I'm in software development for 20+ years. I used to work with numerous (over 18) languages, many OSes, frameworks, platforms, etc. Over time I grew tired of learning some "new exciting tool/language/platform/you name it" just to have it disappear year or two later, or got superceeded with something else. I have only one life and don't want to waste it on learning "fashion" things that come and go before you even notice them. Besides, over time I grew to appreciate only two things - performance and "code beauty" (such as readability and maintainability). So, my by far preferred choice is C++. Yes, it is over 40 years old, but I bet it'll stay here for at least same amount of time. STL earned it's way into same league of "yes, we are here forever" (although I'm not big fan of it, but yes, it is well worth learning and sometimes even using it). And, or course, SQL. The new guy on a block is OpenCL, which was fighting with CUDA for quite some time now, and finally started to get into the same status as C++, STL and SQL.
I want to make myself clear - this is my personal choice, and I'm not advocating anybody else to agree with me, I just want to explain the starting point for my question.
I'm undertaking a new project right now with two goals in mind. First one is obvious - if I succeed, I wouldn't need to work for somebody else ever again . Second goal is - if I'll fail, then at least I will learn something new to make me more marketable, as in "able to find a decent and fun job with high pay" . And this is second goal that gives me headache right now.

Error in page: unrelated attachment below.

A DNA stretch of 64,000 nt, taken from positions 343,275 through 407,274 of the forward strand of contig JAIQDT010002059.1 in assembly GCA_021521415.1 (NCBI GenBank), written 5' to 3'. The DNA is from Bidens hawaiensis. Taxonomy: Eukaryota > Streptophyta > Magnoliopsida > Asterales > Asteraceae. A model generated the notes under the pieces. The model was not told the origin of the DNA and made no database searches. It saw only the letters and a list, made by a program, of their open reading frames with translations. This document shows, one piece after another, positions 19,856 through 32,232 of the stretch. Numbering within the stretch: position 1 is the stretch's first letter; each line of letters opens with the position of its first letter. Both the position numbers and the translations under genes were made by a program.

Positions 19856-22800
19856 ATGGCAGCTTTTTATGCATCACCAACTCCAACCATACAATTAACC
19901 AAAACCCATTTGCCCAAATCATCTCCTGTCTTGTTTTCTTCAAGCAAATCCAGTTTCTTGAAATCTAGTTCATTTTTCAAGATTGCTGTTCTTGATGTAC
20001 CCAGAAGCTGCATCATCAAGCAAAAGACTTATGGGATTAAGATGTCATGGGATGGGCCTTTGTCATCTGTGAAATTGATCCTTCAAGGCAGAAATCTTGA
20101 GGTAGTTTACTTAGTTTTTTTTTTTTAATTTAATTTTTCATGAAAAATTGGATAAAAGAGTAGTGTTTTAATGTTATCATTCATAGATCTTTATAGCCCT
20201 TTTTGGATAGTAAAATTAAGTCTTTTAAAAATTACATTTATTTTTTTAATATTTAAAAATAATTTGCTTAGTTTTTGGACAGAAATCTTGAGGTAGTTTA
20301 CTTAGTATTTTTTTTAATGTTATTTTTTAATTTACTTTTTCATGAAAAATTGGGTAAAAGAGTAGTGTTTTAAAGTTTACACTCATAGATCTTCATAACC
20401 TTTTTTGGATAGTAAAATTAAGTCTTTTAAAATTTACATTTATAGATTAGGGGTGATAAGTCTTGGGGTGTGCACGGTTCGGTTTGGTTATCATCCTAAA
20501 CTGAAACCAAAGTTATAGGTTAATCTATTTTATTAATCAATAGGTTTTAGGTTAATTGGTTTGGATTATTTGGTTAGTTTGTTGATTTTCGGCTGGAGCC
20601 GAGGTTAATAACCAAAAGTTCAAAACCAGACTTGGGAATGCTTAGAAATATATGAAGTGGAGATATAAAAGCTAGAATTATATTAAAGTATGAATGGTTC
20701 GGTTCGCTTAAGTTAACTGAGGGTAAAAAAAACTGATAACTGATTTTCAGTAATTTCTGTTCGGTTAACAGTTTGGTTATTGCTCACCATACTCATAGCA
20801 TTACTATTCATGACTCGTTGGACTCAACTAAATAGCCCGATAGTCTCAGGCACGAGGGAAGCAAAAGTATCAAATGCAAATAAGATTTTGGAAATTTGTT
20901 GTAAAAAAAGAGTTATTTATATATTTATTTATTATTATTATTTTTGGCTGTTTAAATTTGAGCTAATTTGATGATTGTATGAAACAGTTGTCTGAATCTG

Major part of the project is "number crunching", so I'm fine with what I already know and have. But minor part of the project involves GUI, and that is where I was hoping to learn something new AND have value of that skill to be retainable for quite some time. I used to work with Delphi/VCL (which I deem as a very, very good attempt at being perfect framework), Powerbuilder (well, this was not quite a framework, but it was, well, not too bad, and for displaying large amounts of data it was the fastest thing I ever saw), and last few years I worked extensively with MFC/ATL (which I deem as ugliest thing ever invented), and some other libs/frameworks that are not even worth mentioning.
So, I set myself on a search for a new GUI framework that "is here to stay". I code 99.99% of time for Windows, so I didn't care for other platforms. And, yes, I use MSVS - sorry, I like it the most. Call it personal preference, but I'd like to stick with it.
First, I checked Borland's (now Embarcadero) C++ Builder. Took them off the list - can't use VCL in MSVS, and they don't even have 64-bit compiler (which is an absolute must these days).
Then, I checked Qt. Oh, I wanted to try it for some time by now, and believe me, I spent a week reading, reading and reading about Qt 5, trying to convince myself to go this route - after all, they've been around long enough and very successful. But sorry, looks like I have to take this framework off the list also. And the reason is - they made a move that indicates beginning of the end of the Qt. You probably heard it: QML. Jeeze, I seen a zillion attempts of big corporations to introduce language/tool/methodology to "simplify" programming or design, so they can hire low-paid people off the street with no skills, and have them produce programs using this new thing. All of those attempts failed, and failed miserably. And the reason is well versed in this quote: "make a tool that even a fool can use, and only a fool would use it". Well, whatever the reason is under the choice Qt devs made, it takes Qt off the future desktop development. Yes, they will stay in for probaly another 5-10 years, but starting this summer (with inroduction of QtQuick 2) this is a dying framework (from C++ point of view).
Then I saw Ultimate++. Looks excellent, nice, neat and fast code, been here for 11 years, stable enough. Two problems: first, I can't use MSVS with them. Second: well, with all due respect, just how many U++ jobs are out there? Yes, zero.
So, am I stuck with MFC/ATL/WTL? Or can someone recommend a framework/library that "is here to stay" and have a "hire-able" value? I really want to find something, as MFC causes a PITA every time I have to use it.